The earliest culture found at Sialk can be matched at other sites upon the plateau and northward up to Anau in the Merv oasis in Russian Turkestan. At Sialk a second phase can be seen in the villages built on the ruins of those described. The houses are no longer built just of packed clay, but of molded bricks dried in the sun. Food gathering is less prominent in the communal economy, horses have been added to the domestic stock. Shells are brought across the mountains from the Persian Gulf. Copper is commoner, but it is still treated as a superior sort of stone worked by cold hammering. Equipment is made from local bone, stone, and chert, supplemented by a little imported obsidian. But special kilns are built for firing pots.
     Then with Sialk III the village was removed to a new site close by the old one and watered by the same spring. Equipment is still mainly home-made from local materials. But copper is worked intelligently by casting to make axes and other implements that must still be luxuries. Gold and silver are imported, and lapis lazuli from northern Afghanistan. Potters appear who make vessels quickly on a fast spinning wheel, instead of building them up by hand. And men use seals to mark their property. Finally Sialk IV is a colony of literate Elamites.

     From the first village at the base of the tell to a literate civilization with an advanced industry, covers only a remarkably short period of time. Even of the very first settlers Childe remarked: (62)

     They bred cattle, sheep, and goats. They grew cereals by irrigation, and reaped them with sickles of bone armed with flint teeth. They spun and wove some undetermined fibers, and made vases out of stone and pottery.

     Here then we are near the foundations of those cultures in Sumer, the Indus Valley, Syria, and Egypt; yet the people who created them were already well on the way to organized community life with some knowledge of both art and technology. On this simple foundation there was quickly built a more complex culture which by the time it was rooted in the other centers a few centuries later was highly complex.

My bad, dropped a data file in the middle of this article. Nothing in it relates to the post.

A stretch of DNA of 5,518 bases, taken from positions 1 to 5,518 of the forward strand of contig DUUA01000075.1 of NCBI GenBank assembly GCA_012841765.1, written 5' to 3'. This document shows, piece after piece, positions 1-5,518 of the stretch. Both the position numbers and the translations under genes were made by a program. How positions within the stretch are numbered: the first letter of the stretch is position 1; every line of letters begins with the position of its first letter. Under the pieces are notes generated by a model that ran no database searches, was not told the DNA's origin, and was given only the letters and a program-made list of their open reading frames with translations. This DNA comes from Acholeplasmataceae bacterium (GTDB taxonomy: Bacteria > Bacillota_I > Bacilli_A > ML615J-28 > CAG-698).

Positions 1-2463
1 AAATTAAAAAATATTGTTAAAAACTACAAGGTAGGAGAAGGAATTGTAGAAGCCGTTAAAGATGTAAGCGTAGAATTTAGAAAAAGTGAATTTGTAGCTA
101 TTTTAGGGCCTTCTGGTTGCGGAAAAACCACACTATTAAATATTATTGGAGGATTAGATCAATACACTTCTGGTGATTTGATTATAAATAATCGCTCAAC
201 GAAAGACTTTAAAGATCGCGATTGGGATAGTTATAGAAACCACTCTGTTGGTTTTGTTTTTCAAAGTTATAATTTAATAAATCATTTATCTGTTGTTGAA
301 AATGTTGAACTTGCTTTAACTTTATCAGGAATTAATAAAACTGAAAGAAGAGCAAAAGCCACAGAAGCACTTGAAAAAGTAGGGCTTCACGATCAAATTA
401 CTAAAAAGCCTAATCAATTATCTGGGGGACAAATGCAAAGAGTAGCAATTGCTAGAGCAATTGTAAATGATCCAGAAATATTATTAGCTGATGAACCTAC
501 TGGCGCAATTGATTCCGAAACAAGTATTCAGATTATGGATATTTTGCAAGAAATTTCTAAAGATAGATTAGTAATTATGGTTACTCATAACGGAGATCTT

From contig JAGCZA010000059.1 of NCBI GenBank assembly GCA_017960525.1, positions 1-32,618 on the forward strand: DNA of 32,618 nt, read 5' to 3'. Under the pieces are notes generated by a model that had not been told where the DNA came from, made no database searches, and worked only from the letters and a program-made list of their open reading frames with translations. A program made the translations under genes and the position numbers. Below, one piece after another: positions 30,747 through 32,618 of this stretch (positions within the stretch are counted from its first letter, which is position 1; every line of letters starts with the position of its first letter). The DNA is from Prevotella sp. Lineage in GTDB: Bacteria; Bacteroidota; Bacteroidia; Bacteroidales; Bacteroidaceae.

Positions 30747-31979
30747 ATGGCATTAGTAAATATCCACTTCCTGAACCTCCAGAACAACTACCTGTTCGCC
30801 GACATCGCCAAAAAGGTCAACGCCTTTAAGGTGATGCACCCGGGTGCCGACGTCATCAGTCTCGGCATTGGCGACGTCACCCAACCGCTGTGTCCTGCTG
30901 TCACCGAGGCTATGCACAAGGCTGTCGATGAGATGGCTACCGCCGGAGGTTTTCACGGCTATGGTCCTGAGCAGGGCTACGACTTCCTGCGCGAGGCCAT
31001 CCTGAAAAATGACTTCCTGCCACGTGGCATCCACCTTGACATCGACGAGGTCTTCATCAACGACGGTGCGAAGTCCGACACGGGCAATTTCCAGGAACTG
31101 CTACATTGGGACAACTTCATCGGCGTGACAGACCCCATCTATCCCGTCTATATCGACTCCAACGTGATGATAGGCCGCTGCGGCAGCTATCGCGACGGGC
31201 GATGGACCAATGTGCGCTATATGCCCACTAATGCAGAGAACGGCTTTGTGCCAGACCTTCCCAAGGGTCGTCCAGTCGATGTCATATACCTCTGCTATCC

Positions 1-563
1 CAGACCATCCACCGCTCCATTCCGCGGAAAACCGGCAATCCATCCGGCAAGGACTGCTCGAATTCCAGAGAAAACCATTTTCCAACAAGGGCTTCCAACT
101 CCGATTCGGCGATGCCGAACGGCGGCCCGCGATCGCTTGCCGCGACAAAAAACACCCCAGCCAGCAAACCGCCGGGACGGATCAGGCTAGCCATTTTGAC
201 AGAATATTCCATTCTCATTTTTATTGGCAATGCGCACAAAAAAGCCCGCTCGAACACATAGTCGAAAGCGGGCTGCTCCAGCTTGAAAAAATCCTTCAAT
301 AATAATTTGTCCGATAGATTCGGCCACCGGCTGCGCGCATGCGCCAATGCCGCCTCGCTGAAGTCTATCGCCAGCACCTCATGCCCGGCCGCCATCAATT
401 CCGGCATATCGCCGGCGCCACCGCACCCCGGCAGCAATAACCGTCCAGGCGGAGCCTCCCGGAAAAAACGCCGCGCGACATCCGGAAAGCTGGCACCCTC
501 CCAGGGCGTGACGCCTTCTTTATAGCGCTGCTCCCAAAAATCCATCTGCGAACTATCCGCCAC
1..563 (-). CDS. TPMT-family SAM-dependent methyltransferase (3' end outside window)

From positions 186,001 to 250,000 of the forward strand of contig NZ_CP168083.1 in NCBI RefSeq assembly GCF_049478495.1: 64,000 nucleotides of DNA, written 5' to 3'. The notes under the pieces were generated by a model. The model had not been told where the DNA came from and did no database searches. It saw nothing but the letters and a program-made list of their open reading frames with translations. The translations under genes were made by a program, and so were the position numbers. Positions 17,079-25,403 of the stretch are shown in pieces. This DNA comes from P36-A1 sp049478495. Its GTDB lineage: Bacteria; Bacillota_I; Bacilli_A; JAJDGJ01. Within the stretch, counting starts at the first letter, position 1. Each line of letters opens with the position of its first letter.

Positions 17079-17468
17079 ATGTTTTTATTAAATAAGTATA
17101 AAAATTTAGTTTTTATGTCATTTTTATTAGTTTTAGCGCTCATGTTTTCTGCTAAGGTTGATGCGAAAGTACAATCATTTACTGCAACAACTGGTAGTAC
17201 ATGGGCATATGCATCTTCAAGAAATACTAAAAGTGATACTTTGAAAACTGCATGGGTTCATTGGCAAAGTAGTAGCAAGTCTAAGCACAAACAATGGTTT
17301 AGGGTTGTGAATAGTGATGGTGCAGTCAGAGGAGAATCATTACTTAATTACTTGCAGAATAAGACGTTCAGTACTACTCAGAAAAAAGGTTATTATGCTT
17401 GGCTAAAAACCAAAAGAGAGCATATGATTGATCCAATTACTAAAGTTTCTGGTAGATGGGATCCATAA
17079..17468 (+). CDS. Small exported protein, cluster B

Behind the settlement of Sialk there now appears to be an even more basic foundation, which has been uncovered at M'lefaat, to which reference has already been made. This site marks a true beginning, since it indicates the absence of pottery, masonry, and cultivated grain. Yet the date assigned to it is only around 5000 to 6000 B.C., roughly 1000 to 2000 years before we meet with the high civilizations in the other cultural centers of the Middle East.
     This then seems to be the picture. Somewhere in this Iranian highland a small group of people settled who needed little time to develop sufficiently to create the later culture complex which characterized first of all Jarmo and then Sialk. From here, or from some similar site in about the same stages of development, emigrants set  

62. Ibid., p.46.

     pg.6 of 10     

out towards the West to settle finally at Tell Halaf. Others went south, dividing into two bands, the one passing around the lower end of the Zagros Mountains where they came up into the plains of Mesopotamia from the south, and the other turning to the east and finally establishing themselves in the Indus Valley. From Mesopotamia and Northern Syria it seems, more adventurous spirits travelled on until they reached Lower and Upper Egypt. And all this took place within a remarkably short time.
     This is manifestly a gross over-simplification. Yet even though the reconstruction may be artificial insofar as the links are concerned, the time factor is not likely to be changed very much. The tendency has been, if anything, to reduce rather than to extend the overall chronology. Moreover, it should not be supposed that these particular sites are the only links that could have been proposed for this claim. They are merely representative of the stages from no pottery, cultivated grain, or masonry, to wheel-made pottery, domesticated animals, power farming, and buildings of considerable size and complexity. All this seems to have taken place between M'lefaat and Al Ubaid in a period of about 1000 to 1500 years, showing how quickly the transition was made. Each site successively reveals a logical step in the evolution of Middle East culture as a whole, until we arrive in Mesopotamia where Al Ubaid stands at the beginning of the Sumerian civilization, which within a few hundred years achieved a greater complexity than many parts of Europe immediately before the Industrial Revolution.